When I came across the “Jigsaw” lesson as part of the IBDP Department weekly CPD, I took the opportunity to try a new teaching strategy as I thought it would work well to assess the students based on the criterion I had identified. Due to the multiple criterions I had identified, I decided to use a rubric to assess the students performance. This allows for a more objective and consistent grading system. Giving the rubrics to the students beforehand also ensures that they know what I am assessing and gives them a good idea how to perform well. I also asked them to grade themselves as well as their group for comparing with the grades I give them. This serves to encourage them to critically think about their performance.

As the students have been rather overwhelmed with work and pressures of performing well in summative assessments, I believe that this formative assessment was a breath of fresh air as well and a relief as the focus was not on written exams. This encouraged my learners to be more participative and responsive. For the first time also, content mastery was not the priority which motivated the weaker students as they saw that there were other areas they could score well in. Lastly, as they were given the rubrics beforehand, students knew how they were being assessed and played to their strengths. The overall feedback I received from them was “it is as though we are sitting for an exam with the mark scheme given to us”. No surprise that they all performed well and were motivated after the session.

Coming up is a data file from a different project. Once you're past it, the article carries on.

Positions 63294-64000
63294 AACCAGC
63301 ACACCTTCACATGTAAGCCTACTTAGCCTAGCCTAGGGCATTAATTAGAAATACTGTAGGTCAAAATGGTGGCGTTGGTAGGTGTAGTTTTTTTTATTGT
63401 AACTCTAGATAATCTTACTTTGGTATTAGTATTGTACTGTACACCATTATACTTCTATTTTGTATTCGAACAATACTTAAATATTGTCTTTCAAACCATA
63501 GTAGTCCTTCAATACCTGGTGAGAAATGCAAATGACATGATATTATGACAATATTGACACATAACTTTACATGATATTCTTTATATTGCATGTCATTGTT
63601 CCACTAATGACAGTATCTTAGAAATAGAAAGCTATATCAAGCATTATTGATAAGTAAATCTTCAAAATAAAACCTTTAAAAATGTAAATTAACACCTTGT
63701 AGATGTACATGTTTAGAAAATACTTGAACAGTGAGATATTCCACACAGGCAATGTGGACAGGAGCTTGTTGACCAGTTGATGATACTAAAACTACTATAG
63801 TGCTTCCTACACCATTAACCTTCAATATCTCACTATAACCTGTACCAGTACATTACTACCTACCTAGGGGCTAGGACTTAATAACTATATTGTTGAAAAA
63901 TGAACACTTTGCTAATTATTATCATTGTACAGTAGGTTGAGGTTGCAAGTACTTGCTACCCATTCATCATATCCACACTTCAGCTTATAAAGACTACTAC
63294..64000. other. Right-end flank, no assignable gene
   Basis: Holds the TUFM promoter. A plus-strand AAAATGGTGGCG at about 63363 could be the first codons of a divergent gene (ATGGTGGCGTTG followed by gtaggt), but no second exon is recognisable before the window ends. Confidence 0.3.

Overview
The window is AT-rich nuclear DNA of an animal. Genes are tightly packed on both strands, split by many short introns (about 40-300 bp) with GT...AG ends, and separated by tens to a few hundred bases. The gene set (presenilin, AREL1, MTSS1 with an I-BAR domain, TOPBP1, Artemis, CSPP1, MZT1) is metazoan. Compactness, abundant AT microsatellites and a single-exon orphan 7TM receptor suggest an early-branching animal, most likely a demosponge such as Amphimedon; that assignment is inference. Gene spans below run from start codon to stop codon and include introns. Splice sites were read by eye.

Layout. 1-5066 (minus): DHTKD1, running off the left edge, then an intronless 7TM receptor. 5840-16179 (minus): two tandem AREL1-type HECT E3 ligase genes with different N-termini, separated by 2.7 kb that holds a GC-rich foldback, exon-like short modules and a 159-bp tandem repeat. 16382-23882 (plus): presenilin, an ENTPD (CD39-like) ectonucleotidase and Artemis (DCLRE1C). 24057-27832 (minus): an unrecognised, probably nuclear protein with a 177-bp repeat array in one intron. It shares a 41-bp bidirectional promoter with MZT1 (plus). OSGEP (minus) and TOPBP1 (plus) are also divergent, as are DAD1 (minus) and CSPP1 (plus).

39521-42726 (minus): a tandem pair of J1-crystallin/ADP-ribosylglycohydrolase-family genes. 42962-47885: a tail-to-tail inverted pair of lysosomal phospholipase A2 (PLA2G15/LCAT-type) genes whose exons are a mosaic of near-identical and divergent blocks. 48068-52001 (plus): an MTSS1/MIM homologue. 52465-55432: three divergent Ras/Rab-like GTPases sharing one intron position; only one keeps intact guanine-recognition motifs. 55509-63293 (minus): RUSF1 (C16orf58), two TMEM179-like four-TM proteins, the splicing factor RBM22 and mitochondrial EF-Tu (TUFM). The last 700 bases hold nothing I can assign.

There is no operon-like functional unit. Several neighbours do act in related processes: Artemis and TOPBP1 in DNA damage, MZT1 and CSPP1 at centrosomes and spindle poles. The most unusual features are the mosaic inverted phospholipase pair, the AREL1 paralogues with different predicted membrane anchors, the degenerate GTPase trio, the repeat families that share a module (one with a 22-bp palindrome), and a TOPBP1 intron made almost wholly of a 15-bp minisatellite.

I obtained two types of feedback from this assessment. The first, the students performance. Whilst they all managed to grasp the majority of the content, the higher ability students were more able to link content from other topics. This assures me that they will be able to pass their written exams at the end of the day. They all performed reasonably well in listening skills and teamwork which also tells me they are attentive listeners in class when I am teaching and they are also comfortable working with one another. However, research skills needed to be improved upon as many were depending on only one source or unreliable sources such as Wikipedia. As most of them are also not used to speaking in public thus they have to work on their confidence in delivery. The found the assessment feedback was very useful as I realised the students were comfortable with the subject content but were lacking in skill based areas, which needed further development. This feedback has given me the encouragement to move away fromt eh exam focuse as much as I can and instead focus on skills which will enable my students to become better more independent and effective lifelong learners.